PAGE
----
Captives of the Empire

Siberian Regionalism and the Siberian Separatist Affair


  • Anthony Johnson


Nineteenth Century, Russia


When the Russian government under Tsar Alexander II (r.
1855-1881) initiated the Great Reforms, Siberians studying
at St. Petersburg University realized the necessity for
regional urban, judicial, and land reforms. Forming a so-called Siberian
Circle, they discussed how to elevate Siberia’s socio-political position
within the Russian Empire. Because the Russian government gave little
consideration to the region’s needs, the men who would emerge as the
chief theorists of Siberian regionalism—Grigorii Nikolaevich Potanin
and Nikolai Mikhailovich Iadrintsev—sought to reconceptualize the
relationship between European Russia and Siberia, bringing Siberia out
of the shadows of the European portions of the empire and helping the
region assume a position of importance. Regionalists believed that as
long as the tsarist regime treated Siberia as a colony of European Russia,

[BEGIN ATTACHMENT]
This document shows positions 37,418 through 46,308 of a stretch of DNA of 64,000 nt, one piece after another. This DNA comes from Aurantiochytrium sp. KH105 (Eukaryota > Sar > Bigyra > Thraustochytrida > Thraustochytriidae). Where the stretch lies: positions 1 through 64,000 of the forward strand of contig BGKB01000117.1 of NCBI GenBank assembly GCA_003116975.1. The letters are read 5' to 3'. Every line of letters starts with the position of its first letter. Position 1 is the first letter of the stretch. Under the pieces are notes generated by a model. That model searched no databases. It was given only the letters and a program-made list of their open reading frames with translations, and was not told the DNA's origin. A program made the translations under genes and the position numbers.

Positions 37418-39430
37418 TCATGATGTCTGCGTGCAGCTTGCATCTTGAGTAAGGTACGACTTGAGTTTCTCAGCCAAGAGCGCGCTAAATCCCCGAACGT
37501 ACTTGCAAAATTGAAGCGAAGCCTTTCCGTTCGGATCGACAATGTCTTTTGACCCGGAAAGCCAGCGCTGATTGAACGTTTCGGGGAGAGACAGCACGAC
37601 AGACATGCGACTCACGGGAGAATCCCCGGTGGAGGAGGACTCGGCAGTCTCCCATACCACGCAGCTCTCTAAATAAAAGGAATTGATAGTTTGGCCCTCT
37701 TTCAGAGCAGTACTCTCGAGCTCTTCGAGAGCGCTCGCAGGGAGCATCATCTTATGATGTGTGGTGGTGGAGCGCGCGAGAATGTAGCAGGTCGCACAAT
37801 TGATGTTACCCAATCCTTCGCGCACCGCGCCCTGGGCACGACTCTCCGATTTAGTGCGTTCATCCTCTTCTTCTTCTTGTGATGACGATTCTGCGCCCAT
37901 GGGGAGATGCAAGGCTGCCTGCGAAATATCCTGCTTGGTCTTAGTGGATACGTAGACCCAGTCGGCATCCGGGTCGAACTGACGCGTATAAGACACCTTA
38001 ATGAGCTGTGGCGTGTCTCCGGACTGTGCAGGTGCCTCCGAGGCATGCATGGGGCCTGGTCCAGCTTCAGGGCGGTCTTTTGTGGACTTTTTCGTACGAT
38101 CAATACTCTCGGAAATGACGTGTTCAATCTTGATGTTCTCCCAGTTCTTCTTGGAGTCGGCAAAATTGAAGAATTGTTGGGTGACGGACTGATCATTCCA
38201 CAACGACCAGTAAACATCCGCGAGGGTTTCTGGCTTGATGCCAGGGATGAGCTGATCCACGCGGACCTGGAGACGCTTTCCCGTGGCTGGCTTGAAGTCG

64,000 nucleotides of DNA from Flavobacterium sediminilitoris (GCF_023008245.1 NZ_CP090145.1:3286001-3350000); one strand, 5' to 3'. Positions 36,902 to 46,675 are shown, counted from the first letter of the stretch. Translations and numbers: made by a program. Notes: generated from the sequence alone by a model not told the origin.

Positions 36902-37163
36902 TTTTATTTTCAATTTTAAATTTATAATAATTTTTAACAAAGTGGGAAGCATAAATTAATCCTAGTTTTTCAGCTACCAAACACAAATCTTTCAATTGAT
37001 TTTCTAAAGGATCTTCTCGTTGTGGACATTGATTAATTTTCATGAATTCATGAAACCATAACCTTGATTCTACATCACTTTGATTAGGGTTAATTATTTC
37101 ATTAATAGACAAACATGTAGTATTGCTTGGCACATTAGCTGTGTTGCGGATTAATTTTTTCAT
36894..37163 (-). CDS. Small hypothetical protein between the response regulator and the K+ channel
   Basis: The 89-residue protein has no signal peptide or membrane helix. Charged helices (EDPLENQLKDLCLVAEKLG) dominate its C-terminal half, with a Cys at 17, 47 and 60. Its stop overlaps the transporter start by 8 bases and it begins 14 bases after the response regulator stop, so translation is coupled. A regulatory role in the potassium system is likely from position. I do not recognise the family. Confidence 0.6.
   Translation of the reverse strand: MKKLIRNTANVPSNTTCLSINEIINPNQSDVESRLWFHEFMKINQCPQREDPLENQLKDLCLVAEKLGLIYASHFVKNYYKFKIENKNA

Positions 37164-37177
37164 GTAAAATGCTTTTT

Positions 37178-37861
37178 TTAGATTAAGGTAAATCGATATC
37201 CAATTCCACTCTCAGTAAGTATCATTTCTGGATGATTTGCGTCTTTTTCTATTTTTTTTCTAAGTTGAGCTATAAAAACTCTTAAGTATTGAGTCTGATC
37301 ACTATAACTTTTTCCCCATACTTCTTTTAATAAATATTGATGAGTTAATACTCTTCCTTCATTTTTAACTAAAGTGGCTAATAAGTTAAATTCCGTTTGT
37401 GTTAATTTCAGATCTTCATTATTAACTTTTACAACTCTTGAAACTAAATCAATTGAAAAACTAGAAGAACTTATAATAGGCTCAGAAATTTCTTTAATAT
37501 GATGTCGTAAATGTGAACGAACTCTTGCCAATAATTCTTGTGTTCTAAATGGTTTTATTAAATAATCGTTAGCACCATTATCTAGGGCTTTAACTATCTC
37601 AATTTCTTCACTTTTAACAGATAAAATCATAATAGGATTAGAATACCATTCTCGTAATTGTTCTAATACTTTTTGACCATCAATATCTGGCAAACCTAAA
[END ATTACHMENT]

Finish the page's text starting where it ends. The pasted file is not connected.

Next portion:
Siberia would remain economically, socially, politically, and culturally
underdeveloped. Following the closure of the university in St.
Petersburg in late 1861, regionalists sought to popularize their vision for
Siberia, running afoul of the Russian government in the process, for it
interpreted their local patriotic initiatives as carrying the potential for
Siberian separatism. Subsequently, when local gendarmes intercepted
regionalist proclamations, the tsarist regime initiated hearings in Omsk
to determine whether regionalism represented a threat to the unity of the
empire. The story of Siberian regionalism in the early 1860s reveals
both how rapidly the Russian government had soured on the idea of
reform and how quickly the liberal attitude towards the tsarist regime as
the prime mover for change transformed into the vision of tsarism as an
impediment to reform.



How to Cite

Johnson, A. (2022). Captives of the Empire: Siberian Regionalism and the Siberian Separatist Affair. Journal of the North Carolina Association of Historians, 29, 14. Retrieved from